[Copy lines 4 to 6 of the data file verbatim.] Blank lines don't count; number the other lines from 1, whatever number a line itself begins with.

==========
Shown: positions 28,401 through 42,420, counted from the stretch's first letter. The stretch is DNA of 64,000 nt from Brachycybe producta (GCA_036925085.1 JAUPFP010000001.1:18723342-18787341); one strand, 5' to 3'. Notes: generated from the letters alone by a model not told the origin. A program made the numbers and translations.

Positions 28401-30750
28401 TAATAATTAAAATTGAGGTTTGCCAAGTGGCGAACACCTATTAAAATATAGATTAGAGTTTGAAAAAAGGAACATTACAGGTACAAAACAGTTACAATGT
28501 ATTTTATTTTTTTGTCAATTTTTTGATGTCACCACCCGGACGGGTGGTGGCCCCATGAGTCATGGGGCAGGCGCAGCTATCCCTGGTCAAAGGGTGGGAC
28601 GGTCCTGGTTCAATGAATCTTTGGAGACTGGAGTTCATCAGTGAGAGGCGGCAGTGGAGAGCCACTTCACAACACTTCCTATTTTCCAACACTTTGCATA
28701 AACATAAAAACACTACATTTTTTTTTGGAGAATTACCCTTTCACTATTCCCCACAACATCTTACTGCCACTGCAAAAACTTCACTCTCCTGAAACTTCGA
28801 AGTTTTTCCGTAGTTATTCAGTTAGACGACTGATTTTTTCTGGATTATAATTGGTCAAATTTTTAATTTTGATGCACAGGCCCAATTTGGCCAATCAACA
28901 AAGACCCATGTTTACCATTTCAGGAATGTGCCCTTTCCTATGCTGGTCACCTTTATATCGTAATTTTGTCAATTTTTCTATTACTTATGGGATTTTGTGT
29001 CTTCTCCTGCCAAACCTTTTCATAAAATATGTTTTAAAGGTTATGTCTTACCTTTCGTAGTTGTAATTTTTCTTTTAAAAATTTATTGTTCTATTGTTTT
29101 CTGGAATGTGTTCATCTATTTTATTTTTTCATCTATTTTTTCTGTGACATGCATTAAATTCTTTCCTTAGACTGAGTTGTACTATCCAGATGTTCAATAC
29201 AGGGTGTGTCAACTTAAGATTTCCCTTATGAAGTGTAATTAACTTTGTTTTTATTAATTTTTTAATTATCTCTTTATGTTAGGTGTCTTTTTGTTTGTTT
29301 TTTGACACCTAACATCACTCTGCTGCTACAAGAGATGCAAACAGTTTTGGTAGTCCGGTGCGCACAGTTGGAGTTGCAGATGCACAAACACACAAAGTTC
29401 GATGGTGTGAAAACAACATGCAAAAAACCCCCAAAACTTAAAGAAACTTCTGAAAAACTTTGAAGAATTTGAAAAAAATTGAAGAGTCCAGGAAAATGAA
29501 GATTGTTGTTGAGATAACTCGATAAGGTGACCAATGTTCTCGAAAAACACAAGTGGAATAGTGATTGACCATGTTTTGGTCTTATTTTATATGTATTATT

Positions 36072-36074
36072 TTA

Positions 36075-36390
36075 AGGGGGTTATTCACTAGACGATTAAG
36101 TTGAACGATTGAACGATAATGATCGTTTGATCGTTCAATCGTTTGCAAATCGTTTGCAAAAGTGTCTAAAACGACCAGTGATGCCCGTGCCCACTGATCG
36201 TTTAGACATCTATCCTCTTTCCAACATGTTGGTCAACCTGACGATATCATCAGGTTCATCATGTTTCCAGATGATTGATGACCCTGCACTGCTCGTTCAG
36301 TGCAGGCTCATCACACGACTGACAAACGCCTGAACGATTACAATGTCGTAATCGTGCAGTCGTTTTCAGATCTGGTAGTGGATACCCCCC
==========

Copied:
28501 ATTTTATTTTTTTGTCAATTTTTTGATGTCACCACCCGGACGGGTGGTGGCCCCATGAGTCATGGGGCAGGCGCAGCTATCCCTGGTCAAAGGGTGGGAC
28601 GGTCCTGGTTCAATGAATCTTTGGAGACTGGAGTTCATCAGTGAGAGGCGGCAGTGGAGAGCCACTTCACAACACTTCCTATTTTCCAACACTTTGCATA
28701 AACATAAAAACACTACATTTTTTTTTGGAGAATTACCCTTTCACTATTCCCCACAACATCTTACTGCCACTGCAAAAACTTCACTCTCCTGAAACTTCGA